Thursday, March 27, 2008

Broadcasting Commission's Carping.

So the Scottish Broadcasting Commission has issued their interim report, somewhat anticlimactic, but then again what did we expect? According to Blair Jenkins its chairman "The main themes to emerge are a demand for more Scottish content. People are expressing a desire and appetite to see more programming of documentaries, history and heritage programmes." It goes on to say that Scottish broadcasting "suffers a lack of ambition" and is "missing out on Scottish talent and creativity" It also says. "People didn't feel the full diversity of life in Scotland was being reflected in their programmes."

There's a sense of inevitability about what the report is saying and a sense of they need to get out more. It's as though living in Scotland is some kind of vacuum in which we gaze endlessly at our historical navel and hanker after a diet of programming that is inward looking. We recently had the Top 10 of Scottish history from the BBC and they've announced another series about Scottish history There comes a point when there is such a degree of repetition of historical subjects that there's little point in continuing. I'm all for historical programmes but the level of audience that these programmes can attract must be limited, once you step outside of mainstream subjects. Now some might say, so be it the BBC is not about ratings, and I would agree. However, it's clear from the viewing figures that most people in Scotland share a love for the mainstream type programmes whether it's Coronation Street, Strictly Come Dancing, The X Factor or whatever else the rest of the UK is watching. Striking a balance seems to be the answer and reading what's been said about Scottish broadcasting has predictability about it. It's as though the Scottish Government has decreed that we must be more Scottish.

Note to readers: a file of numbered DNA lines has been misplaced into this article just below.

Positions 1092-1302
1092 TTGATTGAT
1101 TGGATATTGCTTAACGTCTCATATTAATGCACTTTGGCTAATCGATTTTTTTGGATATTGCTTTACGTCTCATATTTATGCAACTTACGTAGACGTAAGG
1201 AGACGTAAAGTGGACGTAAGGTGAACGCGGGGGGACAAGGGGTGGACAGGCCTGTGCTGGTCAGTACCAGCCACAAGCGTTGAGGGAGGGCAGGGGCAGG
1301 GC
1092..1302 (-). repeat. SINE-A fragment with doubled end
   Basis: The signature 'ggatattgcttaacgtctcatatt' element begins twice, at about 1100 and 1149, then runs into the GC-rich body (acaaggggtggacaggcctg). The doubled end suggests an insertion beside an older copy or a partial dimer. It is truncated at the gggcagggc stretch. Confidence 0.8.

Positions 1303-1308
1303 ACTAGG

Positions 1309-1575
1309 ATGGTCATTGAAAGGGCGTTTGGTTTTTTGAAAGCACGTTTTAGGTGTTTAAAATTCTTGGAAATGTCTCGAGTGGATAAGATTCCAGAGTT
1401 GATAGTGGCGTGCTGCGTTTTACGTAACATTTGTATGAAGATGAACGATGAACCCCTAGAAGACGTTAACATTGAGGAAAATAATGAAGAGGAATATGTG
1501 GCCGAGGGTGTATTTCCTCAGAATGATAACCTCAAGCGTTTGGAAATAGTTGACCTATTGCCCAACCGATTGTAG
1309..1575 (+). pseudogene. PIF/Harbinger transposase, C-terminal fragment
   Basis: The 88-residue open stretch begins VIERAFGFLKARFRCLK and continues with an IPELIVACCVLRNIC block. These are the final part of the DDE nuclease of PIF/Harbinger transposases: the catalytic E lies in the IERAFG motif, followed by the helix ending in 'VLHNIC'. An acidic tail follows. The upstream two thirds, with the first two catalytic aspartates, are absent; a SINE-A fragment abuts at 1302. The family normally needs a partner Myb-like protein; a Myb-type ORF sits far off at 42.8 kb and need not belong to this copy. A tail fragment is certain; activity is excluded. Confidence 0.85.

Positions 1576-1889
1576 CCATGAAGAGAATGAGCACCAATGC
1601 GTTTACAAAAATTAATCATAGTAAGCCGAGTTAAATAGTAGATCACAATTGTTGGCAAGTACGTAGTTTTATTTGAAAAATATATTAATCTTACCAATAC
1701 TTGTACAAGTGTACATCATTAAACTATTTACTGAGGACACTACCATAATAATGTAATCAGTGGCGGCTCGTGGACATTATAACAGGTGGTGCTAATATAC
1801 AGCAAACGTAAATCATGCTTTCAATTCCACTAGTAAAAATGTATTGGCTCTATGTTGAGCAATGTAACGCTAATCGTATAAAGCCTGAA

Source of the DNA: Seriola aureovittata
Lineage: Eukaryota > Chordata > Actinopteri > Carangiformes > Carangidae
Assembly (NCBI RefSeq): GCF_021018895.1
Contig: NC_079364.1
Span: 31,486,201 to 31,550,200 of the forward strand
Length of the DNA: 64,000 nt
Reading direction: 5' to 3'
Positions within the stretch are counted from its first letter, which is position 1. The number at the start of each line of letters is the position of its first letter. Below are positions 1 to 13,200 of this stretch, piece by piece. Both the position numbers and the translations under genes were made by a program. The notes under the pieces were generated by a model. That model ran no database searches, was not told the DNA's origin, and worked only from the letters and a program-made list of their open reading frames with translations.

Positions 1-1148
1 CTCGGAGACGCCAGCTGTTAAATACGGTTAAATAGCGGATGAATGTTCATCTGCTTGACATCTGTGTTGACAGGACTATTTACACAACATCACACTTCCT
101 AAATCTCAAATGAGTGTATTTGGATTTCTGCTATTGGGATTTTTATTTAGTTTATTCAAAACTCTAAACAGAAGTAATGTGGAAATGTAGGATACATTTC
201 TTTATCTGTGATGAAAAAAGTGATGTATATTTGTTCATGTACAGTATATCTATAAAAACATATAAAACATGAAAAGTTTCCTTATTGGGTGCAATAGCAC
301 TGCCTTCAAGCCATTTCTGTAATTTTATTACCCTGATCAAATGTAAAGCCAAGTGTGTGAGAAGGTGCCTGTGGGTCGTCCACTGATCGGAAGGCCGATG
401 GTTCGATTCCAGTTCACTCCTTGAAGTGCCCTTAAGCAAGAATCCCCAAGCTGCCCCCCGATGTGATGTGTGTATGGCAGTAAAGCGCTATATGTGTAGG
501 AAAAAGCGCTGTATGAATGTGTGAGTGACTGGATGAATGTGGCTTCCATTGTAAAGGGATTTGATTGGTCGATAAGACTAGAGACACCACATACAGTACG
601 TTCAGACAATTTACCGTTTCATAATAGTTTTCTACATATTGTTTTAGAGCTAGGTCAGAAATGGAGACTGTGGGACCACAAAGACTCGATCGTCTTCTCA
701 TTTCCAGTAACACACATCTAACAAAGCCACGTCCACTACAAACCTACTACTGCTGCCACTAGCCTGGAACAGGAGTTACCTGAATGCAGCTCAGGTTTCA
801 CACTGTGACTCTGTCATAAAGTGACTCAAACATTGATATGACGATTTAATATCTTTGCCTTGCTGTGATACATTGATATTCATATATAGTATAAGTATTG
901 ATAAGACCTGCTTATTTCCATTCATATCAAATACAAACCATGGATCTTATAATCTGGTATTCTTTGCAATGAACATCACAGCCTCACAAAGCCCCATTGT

Much of what's made by broadcasters now has to compete on a world stage and there's an economic argument in all this that it's difficult to see how the Scottish Broadcasters can compete with if there's a greater amount of Scotland only programming. The Gaelic channel is already running into difficulties about the level of funding. The millions spent on programmes for around 50,000 potential viewers seems out of whack. I wonder if the commission would dare to suggest knocking it on the head and have the money redirected into mainstream Scottish programmes?

To say, as the report does, that Scottish broadcasters lack imagination feels like carping. It's a matter of opinion and that is what the interim report feels like. Politics and culture are usually unhappy bedfellows and we may all come to regret messing with things too much.

1 comment:

pundy said...

I can't in any way prove this but I always feel that BBC Radio Scotland is somehow backward looking. Sure, Scotland is a great country with a great history but what about the future? When it makes serious programmes it feels old-fashioned and stuck in the past. I'd like to see a much more contemporary historical emphasis on the people, places and institutions (academia, business, beliefs) that are going to sustain and inspire us going forward.

Maybe I'm being unfair but Radio Scotland isn't my first stopping-off point when I wish to be inspired by this fine country and its people.